Wednesday, May 18, 2005

When is ‘modern’ not ‘modern’ at all?

Have Latin America’s indigenous peoples broken with the past in their search for identity politics? According to Goldsmith College’s Olivia Harris in the weekly LSE seminar, the record appears ambiguous. Certainly there are communities in places like the Bolivian highlands who are claiming a national identity which harks back to a time prior to the emergence of ‘modern’ Latin America, but it is also ahistorical.

Harris argues that the actual reconstitution of the past – through the reconstitution of past tradition and rituals – is a very modern process. It’s not an exact fit with the original version, but a modified variation on it; an ‘invention of tradition’ if you will. As an example she cited a community which was prepared to accept a family’s claims of royal blood and even organised a celebration to mark it. But when the family tried to claim royal rights and tribute, the community interceded; it would allow title but not actual practice, thereby highlighting the way in which contemporary acceptance of democracy has worked its way into an understanding of the past.

‘Modernity’ in Latin America is especially confusing given the ambiguity with which the term has been used. Today modern understanding of the state assumes acceptance of a multi-cultural and multi-ethnic society; by contrast, during the 19th century when many of the Latin American states were in the process of nation-building, modernity meant a homogenous, preferably white society styled on those of Europe.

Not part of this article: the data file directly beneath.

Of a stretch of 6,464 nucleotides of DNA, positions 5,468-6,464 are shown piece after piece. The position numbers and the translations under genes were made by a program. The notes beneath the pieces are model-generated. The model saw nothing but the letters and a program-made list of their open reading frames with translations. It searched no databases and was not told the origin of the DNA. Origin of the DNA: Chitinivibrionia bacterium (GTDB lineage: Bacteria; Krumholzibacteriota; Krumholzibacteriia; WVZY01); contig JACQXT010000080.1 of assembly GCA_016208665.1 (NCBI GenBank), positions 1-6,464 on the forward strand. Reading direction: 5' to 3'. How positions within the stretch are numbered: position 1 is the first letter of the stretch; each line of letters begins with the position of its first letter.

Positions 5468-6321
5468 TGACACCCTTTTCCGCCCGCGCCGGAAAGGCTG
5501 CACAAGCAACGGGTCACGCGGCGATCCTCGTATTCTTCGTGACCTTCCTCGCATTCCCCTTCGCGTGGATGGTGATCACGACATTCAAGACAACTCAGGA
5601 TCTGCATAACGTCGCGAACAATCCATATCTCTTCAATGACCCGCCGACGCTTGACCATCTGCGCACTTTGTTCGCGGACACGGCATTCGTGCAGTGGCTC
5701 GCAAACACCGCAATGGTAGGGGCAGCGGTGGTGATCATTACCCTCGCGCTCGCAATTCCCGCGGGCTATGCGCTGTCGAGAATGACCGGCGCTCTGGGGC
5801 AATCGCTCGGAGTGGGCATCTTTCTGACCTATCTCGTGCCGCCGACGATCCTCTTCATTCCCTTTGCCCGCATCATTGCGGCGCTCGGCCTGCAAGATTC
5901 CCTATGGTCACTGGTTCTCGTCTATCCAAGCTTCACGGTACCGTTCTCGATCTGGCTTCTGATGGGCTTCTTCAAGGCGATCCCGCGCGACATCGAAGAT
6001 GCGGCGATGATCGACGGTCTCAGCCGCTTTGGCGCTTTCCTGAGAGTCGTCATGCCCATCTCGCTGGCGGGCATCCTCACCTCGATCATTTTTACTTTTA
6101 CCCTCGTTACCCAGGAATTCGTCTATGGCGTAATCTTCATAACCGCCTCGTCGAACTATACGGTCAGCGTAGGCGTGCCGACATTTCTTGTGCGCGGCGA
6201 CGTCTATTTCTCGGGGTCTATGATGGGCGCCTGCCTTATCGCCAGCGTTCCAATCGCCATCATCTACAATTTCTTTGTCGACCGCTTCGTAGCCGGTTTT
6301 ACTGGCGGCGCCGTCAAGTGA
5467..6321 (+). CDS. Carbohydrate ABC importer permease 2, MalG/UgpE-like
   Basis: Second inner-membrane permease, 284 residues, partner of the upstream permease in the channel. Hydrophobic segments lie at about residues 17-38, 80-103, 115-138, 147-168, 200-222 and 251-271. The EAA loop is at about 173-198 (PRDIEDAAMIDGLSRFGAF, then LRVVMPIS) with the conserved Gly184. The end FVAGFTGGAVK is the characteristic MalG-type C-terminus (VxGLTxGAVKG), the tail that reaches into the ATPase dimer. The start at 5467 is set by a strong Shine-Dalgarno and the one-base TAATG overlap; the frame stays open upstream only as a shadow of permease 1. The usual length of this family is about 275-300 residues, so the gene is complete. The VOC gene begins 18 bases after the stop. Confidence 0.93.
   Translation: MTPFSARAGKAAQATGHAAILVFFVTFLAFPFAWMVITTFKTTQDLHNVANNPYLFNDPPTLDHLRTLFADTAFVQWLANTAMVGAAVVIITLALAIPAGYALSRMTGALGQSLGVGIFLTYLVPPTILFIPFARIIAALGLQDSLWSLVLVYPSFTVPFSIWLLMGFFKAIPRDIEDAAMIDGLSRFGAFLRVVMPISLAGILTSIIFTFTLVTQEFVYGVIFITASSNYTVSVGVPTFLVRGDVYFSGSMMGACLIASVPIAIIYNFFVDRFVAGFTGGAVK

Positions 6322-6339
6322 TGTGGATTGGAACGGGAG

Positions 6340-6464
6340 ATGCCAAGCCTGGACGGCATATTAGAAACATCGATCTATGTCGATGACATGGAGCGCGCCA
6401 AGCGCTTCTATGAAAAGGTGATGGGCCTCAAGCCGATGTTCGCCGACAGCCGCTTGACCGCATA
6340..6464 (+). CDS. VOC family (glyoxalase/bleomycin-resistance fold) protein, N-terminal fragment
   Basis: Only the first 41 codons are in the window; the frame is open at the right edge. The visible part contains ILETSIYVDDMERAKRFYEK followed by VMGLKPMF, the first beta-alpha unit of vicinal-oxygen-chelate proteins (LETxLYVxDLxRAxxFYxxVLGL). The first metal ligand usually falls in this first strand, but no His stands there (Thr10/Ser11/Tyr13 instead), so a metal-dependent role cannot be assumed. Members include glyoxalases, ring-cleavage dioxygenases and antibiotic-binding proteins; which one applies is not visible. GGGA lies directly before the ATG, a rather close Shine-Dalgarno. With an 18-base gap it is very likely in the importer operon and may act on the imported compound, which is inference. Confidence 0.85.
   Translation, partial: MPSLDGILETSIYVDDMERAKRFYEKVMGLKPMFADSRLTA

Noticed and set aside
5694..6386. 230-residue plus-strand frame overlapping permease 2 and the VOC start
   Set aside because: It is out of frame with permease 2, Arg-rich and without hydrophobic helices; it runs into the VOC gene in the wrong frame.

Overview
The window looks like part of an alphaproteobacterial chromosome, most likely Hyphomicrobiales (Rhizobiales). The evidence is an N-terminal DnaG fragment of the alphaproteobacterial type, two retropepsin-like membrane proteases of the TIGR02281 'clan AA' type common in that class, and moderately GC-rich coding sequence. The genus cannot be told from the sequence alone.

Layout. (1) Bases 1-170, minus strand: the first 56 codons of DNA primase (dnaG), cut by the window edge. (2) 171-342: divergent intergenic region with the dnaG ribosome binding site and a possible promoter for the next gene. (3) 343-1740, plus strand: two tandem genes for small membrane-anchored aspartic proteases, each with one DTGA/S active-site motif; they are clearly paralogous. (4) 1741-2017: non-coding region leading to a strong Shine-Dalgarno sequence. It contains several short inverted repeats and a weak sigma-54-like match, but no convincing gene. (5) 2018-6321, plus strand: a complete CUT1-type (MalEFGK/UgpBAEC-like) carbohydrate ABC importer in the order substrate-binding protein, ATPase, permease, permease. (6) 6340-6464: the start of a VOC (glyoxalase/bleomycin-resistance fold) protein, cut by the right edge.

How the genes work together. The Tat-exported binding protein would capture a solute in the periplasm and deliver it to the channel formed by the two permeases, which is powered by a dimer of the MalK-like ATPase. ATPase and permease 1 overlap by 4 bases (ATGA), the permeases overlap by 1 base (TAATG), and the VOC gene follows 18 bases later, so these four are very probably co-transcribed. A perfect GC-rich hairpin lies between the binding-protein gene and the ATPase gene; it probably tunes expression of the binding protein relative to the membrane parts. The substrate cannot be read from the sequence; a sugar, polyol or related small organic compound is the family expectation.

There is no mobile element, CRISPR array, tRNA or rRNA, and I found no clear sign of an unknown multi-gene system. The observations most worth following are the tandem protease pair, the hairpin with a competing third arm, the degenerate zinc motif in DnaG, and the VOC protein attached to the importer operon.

Even more confusing though is that 19th century assumption of modernity was linked to colonial values which dominated official thinking in the region during the previous three centuries. And from the 16th to 20th centuries the indigenous were commonly seem as un-modern and inferior, a symbol of Latin America’s inability to catch up with the North.

Yet what is really interesting is that just as the ‘modern’ state became more accommodating and accepting of cultural and ethnic difference during the 1990s, indigenous peoples indicated their desire to turn their back on that modernity.

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